BEIJING (Reuters) - State-owned China General Nuclear Power Corporation (CGN) will put another five reactors into operation this year, increasing its total electricity capacity by over two-thirds from a year ago to 14 gigawatts, the company said on Wednesday.
CGN is one of two state-owned nuclear power conglomerates that are pressing ahead with an ambitious reactor-building programme that is part of China's efforts to diversify energy sources and ease its dependence on coal.
China's plans to increase its reliance on nuclear power have turned it into one of the few growth areas for the industry as countries like Germany and Italy phase out their nuclear plants in the wake of Japan's 2011 Fukushima disaster.
"Whether you look at the United States or France's nuclear development, no other country has ever put five nuclear units into operation in a single year, and there will certainly be a lot of challenges," Xia Linquan, vice-general manager of CGN's engineering unit, told a media briefing.
There are currently 17 reactor units in commercial operation in China, with a total capacity of 14.6 gigawatts.
CGN, based in the southern Guangdong province, has a total of eight fully operational units, and rival China National Nuclear Corporation controls the rest.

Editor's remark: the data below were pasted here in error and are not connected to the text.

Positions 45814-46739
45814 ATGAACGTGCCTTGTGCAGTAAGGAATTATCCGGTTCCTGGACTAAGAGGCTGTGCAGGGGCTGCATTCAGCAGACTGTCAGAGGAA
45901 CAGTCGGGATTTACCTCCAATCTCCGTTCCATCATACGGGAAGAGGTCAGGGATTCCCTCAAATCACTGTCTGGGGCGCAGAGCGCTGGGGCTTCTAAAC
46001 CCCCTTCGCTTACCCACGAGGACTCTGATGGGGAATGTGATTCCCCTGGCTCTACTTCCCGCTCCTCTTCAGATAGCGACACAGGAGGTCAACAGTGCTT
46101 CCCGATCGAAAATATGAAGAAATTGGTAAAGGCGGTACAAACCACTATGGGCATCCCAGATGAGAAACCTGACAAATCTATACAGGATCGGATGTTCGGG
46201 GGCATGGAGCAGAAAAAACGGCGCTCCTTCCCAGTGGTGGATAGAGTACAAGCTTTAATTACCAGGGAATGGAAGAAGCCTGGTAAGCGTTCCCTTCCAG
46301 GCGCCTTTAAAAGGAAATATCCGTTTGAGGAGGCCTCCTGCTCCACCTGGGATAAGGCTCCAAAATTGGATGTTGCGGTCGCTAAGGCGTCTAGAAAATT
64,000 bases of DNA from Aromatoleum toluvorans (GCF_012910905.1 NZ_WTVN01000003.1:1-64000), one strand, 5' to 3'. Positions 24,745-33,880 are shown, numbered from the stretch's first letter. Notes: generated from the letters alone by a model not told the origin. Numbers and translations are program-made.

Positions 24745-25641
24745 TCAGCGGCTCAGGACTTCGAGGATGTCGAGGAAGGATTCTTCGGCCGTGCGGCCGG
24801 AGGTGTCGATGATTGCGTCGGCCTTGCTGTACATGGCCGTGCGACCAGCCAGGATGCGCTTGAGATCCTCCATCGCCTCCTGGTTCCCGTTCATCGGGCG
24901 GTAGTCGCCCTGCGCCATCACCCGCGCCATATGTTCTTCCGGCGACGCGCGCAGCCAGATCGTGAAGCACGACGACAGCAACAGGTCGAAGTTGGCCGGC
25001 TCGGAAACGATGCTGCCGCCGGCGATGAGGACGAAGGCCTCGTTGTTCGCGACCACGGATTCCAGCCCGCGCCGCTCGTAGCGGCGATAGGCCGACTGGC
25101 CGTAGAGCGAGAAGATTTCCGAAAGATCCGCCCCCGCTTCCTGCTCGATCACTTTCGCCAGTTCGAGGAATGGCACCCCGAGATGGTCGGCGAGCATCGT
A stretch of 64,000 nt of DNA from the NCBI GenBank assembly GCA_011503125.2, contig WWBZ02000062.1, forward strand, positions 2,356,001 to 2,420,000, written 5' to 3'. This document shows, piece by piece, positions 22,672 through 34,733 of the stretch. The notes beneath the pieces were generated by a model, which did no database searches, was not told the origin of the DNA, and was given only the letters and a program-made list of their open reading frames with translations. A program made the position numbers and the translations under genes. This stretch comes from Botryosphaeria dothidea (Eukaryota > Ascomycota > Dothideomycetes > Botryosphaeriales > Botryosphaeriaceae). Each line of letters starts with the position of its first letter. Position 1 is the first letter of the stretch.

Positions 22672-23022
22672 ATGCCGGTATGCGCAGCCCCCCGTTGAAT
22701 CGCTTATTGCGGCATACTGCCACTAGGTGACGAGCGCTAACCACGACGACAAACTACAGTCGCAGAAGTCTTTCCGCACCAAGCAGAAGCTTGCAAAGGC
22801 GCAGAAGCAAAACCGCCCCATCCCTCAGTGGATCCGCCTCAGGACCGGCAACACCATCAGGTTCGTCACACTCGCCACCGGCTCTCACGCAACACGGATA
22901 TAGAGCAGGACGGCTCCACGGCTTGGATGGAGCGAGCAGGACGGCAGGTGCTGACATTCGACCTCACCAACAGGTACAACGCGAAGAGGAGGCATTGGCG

China aims to boost total nuclear capacity to 50 gigawatts by 2017 from 14.61 gigawatts at the end of 2013, according to a 2013 pollution action plan.
CGN began construction on another 4.5 gigawatts of new nuclear capacity last year, bringing its total fleet in operation and under construction to 17.4 gigawatts, its spokesman Hu Guangyao was quoted by the state news agency Xinhua as saying.
After the Fukushima crisis, China said it would use safer "third-generation" reactors, and would be the first country to build the AP1000, designed by Westinghouse, the nuclear unit of Japan's Toshiba Corp.
This week, the National Energy Administration this week approved preliminary designs for China's own third-generation nuclear reactor, known as the CAP1400.
Construction of the reactor, which is based on the Westinghouse model, will start in the eastern coastal province of Shandong this year.
China is also building two third-generation European Pressurised Reactors designed by France's Areva.
(Reporting by David Stanway; Editing by Miral Fahmy)